Format

Send to

Choose Destination
Soc Sci Med. 2018 Feb;199:230-240. doi: 10.1016/j.socscimed.2017.04.018. Epub 2017 Apr 26.

Transmitting Trauma: A systematic review of vicarious racism and child health.

Author information

1
Robert Wood Johnson Clinical Scholars Program, North Campus Research Complex, 2800 Plymouth Road, Building #10, Room G016, Ann Arbor, MI 48109, USA; Department of Pediatrics and Communicable Diseases, University of Michigan Medical School, Medical Professional Building, Room D3202, Box: 5718, 1522 Simpson Road East, Ann Arbor, MI 48109-5718, USA. Electronic address: niaheard@umich.edu.
2
Robert Wood Johnson Clinical Scholars Program, North Campus Research Complex, 2800 Plymouth Road, Building #10, Room G016, Ann Arbor, MI 48109, USA. Electronic address: calem@umich.edu.
3
Robert Wood Johnson Clinical Scholars Program, North Campus Research Complex, 2800 Plymouth Road, Building #10, Room G016, Ann Arbor, MI 48109, USA. Electronic address: lincamaj@med.umich.edu.
4
Robert Wood Johnson Clinical Scholars Program, North Campus Research Complex, 2800 Plymouth Road, Building #10, Room G016, Ann Arbor, MI 48109, USA. Electronic address: mchamati@umich.edu.
5
Suzanne Dworak-Peck School of Social Work, University of Southern California, Montgomery Ross Fisher Building, Los Angeles, CA 90089-0411, USA. Electronic address: tyanpark@usc.edu.

Abstract

Racism is a pervasive stressor. Although most research focuses on direct targets, racism can also have unintended victims. Because children's lives are inevitably linked to the experiences of other individuals, and they are in critical phases of development, they are especially vulnerable to such stressors. Despite the growing body of literature on children's direct exposure to racism, little is known about the relationship between vicarious racism (i.e. secondhand exposure to racism) and child health. To examine the state of this literature, we performed a systematic review and screened 1371 articles drawn from 7 databases, with 30 studies meeting inclusion criteria. For these 30, we reviewed research methodology, including conceptualization and measurement of vicarious exposure, sample characteristics, significant associations with child health outcomes, and mediators and/or moderators of those associations. Most studies were published after 2011 in urban areas in the U.S., employed longitudinal designs, and focused on African American populations. Socioemotional and mental health outcomes were most commonly reported with statistically significant associations with vicarious racism. While all studies examined racism indirectly experienced by children, there was no standard definition of vicarious racism used. We organize the findings in a schematic diagram illustrating indirectly-experienced racism and child health outcomes to identify current gaps in the literature and ways in which to bridge those gaps. To further the field, vicarious racism should be uniformly defined and directly measured using psychometrically validated tools. Future studies should consider using children as the informants and follow children into early adulthood to better understand causal mechanisms. Given the recent national exposure to racially-charged events, a deeper understanding of the association between vicarious racism and child health is crucial in fueling research-informed social action to help children, families, and communities exposed to racism. PROSPERO registration number: CRD42016039608.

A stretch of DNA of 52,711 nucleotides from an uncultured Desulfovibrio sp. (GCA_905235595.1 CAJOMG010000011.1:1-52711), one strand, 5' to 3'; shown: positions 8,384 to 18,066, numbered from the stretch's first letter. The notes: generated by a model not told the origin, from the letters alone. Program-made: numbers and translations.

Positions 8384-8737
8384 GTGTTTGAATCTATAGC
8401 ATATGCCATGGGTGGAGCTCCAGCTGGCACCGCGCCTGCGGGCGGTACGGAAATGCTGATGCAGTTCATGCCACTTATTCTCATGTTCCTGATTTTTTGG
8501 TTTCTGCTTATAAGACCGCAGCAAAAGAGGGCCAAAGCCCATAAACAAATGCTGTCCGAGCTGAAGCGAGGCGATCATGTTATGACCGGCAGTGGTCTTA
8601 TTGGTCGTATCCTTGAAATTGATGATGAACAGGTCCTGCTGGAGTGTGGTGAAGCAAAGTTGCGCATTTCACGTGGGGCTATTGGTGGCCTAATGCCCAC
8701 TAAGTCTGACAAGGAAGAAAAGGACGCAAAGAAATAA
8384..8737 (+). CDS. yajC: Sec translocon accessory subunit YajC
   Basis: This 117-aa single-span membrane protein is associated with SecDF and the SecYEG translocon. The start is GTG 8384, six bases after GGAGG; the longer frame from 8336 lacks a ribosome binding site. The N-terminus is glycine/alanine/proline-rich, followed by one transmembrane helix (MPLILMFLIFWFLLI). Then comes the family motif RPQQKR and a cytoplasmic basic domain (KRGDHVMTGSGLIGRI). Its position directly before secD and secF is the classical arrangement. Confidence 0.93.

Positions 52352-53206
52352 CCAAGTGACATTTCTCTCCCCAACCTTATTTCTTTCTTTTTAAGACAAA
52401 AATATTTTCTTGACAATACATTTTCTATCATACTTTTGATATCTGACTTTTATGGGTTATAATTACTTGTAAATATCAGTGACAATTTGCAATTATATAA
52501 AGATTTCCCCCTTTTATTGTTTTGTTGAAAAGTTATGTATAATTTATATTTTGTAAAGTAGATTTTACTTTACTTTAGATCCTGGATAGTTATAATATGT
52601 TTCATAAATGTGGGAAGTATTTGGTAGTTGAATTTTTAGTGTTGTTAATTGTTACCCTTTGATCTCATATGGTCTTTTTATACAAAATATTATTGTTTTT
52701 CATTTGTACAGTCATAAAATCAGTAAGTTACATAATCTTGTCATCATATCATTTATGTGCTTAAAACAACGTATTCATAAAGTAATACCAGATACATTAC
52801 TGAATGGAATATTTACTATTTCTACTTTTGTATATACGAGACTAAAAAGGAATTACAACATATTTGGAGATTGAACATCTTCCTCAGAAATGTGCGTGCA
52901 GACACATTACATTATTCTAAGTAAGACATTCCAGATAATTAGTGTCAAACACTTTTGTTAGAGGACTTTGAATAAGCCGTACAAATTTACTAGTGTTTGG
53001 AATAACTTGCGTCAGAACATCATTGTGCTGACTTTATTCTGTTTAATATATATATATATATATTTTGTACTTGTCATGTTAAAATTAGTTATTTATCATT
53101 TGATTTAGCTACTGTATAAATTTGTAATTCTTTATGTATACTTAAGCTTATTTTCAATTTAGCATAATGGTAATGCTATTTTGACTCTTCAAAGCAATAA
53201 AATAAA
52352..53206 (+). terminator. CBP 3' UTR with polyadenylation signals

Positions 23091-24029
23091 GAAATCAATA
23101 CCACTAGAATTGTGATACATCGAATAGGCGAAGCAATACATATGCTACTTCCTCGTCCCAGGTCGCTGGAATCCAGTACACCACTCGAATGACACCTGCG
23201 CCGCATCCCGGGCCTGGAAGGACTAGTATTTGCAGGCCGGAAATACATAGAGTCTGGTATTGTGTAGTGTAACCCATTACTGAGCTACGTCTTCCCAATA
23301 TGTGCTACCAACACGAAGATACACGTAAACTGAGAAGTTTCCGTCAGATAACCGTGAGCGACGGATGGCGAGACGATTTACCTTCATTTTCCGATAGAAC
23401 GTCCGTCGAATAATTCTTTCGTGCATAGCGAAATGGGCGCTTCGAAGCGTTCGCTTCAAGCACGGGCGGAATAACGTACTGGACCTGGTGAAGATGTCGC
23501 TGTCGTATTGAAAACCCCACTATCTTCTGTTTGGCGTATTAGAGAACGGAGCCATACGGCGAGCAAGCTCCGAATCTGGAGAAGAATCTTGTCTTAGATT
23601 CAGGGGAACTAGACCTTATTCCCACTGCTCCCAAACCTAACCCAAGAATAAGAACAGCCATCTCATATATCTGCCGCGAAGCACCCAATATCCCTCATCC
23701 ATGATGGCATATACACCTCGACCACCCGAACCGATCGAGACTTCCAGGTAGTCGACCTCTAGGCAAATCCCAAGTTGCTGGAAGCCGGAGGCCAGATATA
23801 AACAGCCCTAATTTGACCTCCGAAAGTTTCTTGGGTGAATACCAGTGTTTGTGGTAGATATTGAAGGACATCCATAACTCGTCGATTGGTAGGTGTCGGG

KEYWORDS:

Child health; Indirect racism; Intergenerational racism; Racial discrimination; Systematic review; Vicarious racism

PMID:
28456418
DOI:
10.1016/j.socscimed.2017.04.018
[Indexed for MEDLINE]

Supplemental Content

Full text links

Icon for Elsevier Science
Loading ...
Support Center